Three CPU-fed full-length PCIe 3.0 slots indicate support for three-card CrossFire and dual-card SLI. Three cards in CrossFire will run at x8/x4/x4, but only two cards running at x8/x8 can be used in SLI due to the technology's insistences on 8-lane pathways.

The bottom full-length PCIe 3.0 slot is hard-wired for four lanes. Installing a PCIe expansion device, such as an x4-linked SSD, into the slot will cause the upper two connectors to operate at x8/x4, terminating the SLI function.

A single PCI connector is provided by an ITE IT8892E bridge chip. We don't have a problem with Gigabyte supplying the legacy port; while its add-on chipset increases the motherboard's cost, it also allows users to hang on to their PCI devices, such as video capture cards. Three PCIe 2.0 x1 slots fill out the expansion area.

Slot spacing on Gigabyte's Z97X-Gaming 7 motherboard is as good as it gets for a non-PLX-equipped LGA 1150 motherboard. Two dual-width boards are given a breathing gap between them, while a pair of triple-slot cards can be installed without interference.


Connections are found in their usual locations along the motherboard's bottom edge. Gigabyte places the audio connector in the bottom-left corner, while front panel headers occupy the right side.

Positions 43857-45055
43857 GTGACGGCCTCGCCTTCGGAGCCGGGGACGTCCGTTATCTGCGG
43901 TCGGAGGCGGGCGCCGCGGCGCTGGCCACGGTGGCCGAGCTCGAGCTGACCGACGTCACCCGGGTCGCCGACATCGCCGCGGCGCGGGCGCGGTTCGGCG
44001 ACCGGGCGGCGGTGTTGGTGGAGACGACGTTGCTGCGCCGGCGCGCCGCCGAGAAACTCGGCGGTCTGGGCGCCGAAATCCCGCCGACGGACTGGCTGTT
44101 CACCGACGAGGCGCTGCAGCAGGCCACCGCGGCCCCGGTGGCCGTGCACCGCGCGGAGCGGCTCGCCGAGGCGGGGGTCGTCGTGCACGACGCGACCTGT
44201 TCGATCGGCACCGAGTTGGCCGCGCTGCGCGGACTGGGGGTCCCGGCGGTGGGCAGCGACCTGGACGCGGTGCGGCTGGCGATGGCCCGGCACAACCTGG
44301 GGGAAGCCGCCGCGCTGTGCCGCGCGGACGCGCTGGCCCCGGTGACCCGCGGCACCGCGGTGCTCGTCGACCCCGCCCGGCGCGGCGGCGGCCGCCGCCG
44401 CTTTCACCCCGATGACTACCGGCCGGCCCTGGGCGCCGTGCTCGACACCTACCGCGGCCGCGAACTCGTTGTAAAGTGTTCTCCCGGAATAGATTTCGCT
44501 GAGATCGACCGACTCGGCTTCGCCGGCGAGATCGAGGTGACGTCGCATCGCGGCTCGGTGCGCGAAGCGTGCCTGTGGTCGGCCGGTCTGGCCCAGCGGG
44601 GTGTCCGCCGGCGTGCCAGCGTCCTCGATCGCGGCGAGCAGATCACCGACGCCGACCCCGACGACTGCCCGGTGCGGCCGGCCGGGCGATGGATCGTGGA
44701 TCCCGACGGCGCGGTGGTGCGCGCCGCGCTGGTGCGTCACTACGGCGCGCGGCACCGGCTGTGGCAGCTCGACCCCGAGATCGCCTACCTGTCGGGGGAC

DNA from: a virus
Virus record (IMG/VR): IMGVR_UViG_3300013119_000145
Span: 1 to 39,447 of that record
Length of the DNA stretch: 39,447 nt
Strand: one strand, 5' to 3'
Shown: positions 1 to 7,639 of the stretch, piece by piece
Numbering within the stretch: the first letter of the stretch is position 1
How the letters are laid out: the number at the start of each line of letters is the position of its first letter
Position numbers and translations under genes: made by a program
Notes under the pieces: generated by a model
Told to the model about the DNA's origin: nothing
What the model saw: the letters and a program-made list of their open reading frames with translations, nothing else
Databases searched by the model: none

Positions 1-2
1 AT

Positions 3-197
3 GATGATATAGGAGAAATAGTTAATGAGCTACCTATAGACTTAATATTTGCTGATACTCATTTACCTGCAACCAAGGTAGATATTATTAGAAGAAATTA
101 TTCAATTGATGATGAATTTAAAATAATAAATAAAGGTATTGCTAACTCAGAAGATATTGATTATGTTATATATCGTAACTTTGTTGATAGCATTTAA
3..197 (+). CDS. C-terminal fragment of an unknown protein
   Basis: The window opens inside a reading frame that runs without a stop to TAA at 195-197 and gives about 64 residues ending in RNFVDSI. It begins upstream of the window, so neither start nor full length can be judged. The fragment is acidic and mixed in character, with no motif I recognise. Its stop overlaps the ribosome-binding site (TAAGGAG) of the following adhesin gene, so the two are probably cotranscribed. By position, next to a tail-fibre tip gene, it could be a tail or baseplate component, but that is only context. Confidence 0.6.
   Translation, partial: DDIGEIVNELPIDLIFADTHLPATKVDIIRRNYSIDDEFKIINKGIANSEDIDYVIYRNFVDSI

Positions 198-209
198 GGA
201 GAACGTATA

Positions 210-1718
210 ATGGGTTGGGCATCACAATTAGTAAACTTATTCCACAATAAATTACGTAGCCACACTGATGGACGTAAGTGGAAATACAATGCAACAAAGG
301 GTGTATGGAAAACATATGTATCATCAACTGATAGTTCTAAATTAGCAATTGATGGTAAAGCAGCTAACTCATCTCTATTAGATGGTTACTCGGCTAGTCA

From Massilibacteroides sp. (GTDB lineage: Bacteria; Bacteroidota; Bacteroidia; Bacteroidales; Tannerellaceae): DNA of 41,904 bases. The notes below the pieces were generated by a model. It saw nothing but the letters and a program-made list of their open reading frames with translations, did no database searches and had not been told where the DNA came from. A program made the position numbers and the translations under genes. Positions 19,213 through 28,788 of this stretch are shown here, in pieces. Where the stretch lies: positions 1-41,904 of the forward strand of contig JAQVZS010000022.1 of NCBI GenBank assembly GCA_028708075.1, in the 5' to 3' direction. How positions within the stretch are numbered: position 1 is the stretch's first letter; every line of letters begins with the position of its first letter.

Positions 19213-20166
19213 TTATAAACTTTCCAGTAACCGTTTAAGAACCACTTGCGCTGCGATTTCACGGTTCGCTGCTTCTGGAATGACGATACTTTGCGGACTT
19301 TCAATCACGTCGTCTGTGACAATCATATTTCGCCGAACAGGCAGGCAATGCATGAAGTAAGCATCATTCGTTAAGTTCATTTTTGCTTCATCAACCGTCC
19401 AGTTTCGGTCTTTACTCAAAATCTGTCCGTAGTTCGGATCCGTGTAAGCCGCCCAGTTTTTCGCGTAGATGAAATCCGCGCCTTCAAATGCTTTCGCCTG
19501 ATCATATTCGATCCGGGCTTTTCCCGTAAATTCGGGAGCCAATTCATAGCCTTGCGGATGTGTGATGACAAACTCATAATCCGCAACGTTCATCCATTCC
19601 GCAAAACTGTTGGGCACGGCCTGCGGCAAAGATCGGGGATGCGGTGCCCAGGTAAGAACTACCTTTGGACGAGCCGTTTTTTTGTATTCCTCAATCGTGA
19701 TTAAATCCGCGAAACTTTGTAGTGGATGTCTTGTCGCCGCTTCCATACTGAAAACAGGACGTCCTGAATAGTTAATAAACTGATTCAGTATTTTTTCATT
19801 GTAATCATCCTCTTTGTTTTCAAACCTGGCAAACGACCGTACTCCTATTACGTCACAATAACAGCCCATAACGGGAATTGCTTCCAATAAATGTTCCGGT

Three fan headers are distributed along the board's bottom edge. The pair of ICs that powers Gigabyte's DualBIOS implementation can be seen situated beneath the chipset.


Gigabyte positions the board's 10Gbps M.2 connector above the uppermost full-length PCIe slot, making it accessible even when a graphics card is installed. This does, however, mean that M.2 SSDs with ugly green or blue PCBs will be clearly visible and could ruin a system's aesthetics.

Drives with lengths of 42mm, 60mm, and 80 mm can be installed into the connector. Providing the M.2 connection the chipset's two flexible SATA/PCIe lanes, users can operate both M.2 SATA and M.2 PCIe devices in the slot, without disabling any PCIe x1 connectors. Operating via the chipset's two switchable SATA/PCIe lanes does mean that the function of two SATA ports is lost when an M.2 device is installed.


A total of eight SATA 6Gbps ports are present on the Z97X-Gaming 7, six of which are provided by the Z97 chipset, while the remaining two (grey coloured) operate via a Marvell 88SE9172 PCIe x1 host controller.

Two of the chipset-fed SATA 6Gbps ports are used with a PCIe-lane-carrying port to form the 10Gbps SATA Express connector. As indicated by a convenient sticker placed on the board, only one set from the choice of; two SATA 6Gbps ports, the SATA Express connector, and the M.2 slot, can be used simultaneously.

While the 9-series chipset has its inherent bandwidth limitations with simultaneous port usage, we like the fact that Gigabyte deployed both SATA and M.2 connections, allowing users to choose their preferable interface when market adoption of devices is more predominant.

A sideways-facing SATA power connector is used to provide extra current for heavy multi-VGA configurations.